Mumbai Authorities have seized the 50-bed sign hospital in anticipation of the outbreak, and a 300-bed quarantine center has been rapidly erected at the nearby Sports Complex. Hospital doctors and nurses have been given protective clothing.
Yet all these things are not enough to stop the spread.
On Thursday, Corona was diagnosed with a 35-year-old doctor who works in a private hospital and lives in that slum population. Employees of the municipality came together to separate them and sealed the building where the doctors live.
There are 300 other people besides the doctor. Along with this, he sent the saliva and mucus of 13 high-risk doctors close to the doctor to examine Corona. The doctor told authorities that two nurses at his hospital had also found the virus positive, and reports of a 30-year-old woman and a 21-year-old lab technician came to the same building where a 60-year-old businessman lived on Saturday.
Mr Daghavkar said: “We are still able to control the infection in the katchi population in the gateway but outside it there are slums and if such cases occur, it will be difficult to separate them in homes and high risk cases. Must also be sent to the quarantine center at the Sports Complex. ‘
If this happens the battle to stop the infection will be dangerous. The local hospital and temporary quarantine will be reduced.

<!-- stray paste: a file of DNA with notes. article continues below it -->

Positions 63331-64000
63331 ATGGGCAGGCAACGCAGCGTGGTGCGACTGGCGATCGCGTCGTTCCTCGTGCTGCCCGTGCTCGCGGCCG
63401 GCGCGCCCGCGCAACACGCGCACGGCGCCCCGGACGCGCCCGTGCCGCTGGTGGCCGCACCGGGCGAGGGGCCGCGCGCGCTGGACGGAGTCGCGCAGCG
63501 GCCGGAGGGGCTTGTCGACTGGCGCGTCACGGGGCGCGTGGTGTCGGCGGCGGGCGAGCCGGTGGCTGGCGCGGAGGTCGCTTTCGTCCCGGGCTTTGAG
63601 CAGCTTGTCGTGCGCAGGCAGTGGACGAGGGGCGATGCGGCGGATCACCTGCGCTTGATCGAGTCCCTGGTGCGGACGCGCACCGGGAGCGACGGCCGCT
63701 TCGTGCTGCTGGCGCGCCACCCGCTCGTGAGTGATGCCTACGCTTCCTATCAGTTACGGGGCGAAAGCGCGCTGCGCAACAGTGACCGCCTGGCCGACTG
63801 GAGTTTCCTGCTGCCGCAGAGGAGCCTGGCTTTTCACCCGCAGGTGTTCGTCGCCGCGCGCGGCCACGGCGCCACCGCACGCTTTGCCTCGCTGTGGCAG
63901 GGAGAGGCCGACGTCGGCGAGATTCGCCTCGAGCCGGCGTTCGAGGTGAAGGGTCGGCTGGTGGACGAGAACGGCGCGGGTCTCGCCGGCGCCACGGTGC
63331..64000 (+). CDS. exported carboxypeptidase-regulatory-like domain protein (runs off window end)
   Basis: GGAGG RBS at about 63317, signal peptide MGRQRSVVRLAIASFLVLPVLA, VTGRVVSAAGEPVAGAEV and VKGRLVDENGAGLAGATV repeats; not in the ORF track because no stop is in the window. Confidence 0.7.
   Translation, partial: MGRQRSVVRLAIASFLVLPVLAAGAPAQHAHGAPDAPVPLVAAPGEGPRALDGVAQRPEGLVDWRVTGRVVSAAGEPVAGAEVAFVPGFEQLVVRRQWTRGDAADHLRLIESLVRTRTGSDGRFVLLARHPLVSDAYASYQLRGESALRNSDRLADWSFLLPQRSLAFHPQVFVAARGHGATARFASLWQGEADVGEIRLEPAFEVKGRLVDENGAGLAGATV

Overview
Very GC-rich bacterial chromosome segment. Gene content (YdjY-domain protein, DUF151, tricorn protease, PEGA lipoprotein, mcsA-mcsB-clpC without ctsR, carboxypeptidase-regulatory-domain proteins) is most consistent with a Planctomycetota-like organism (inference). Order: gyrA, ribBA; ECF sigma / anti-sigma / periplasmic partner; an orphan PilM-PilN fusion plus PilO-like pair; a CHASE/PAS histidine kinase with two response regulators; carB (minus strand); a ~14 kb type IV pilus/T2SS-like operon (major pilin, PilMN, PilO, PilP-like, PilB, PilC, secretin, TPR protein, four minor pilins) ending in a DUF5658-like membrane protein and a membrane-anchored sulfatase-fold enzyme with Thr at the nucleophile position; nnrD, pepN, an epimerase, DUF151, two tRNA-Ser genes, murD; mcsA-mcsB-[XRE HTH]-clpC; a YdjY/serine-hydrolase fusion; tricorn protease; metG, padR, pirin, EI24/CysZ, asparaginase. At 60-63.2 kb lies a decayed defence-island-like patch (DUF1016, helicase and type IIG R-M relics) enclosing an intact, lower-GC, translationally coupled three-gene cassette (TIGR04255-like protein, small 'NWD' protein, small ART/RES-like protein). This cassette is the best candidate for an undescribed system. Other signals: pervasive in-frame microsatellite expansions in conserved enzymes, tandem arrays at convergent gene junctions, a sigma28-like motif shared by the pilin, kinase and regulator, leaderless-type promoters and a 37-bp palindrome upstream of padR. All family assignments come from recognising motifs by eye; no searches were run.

Testing will have to be seeded up and their results have to be timely. After the first two cases of the trader and doctor, 21 samples have been taken from this slum population and after 48 hours only seven people have been reported. The public hospital where the tests are conducted says they have a plethora of samples to test. A further 23 samples have been taken after the new two cases were revealed and sent to the lab for testing on Saturday. It is not yet clear when their results will come.
Medical Officer Virender Mohit, who heads the health team in Dharavi slum, told me: ‘Our time is wasted due to delays in results. Due to this, people who are positive are also being delayed. ”
These are some of the real challenges in preventing the outbreak that are confronting this limited and unique Katchi population, from fishermen to potters, growers, costumers, tailors, accountants, garbage entrepreneurs, even some in Mumbai. The fastest ripple rappers also live. Author Anne Zaidi once wrote that Dharavi is a place full of stories of “despair and courage, progress and hard work.”
But now it faces the greatest challenge of surviving the catastrophic epidemic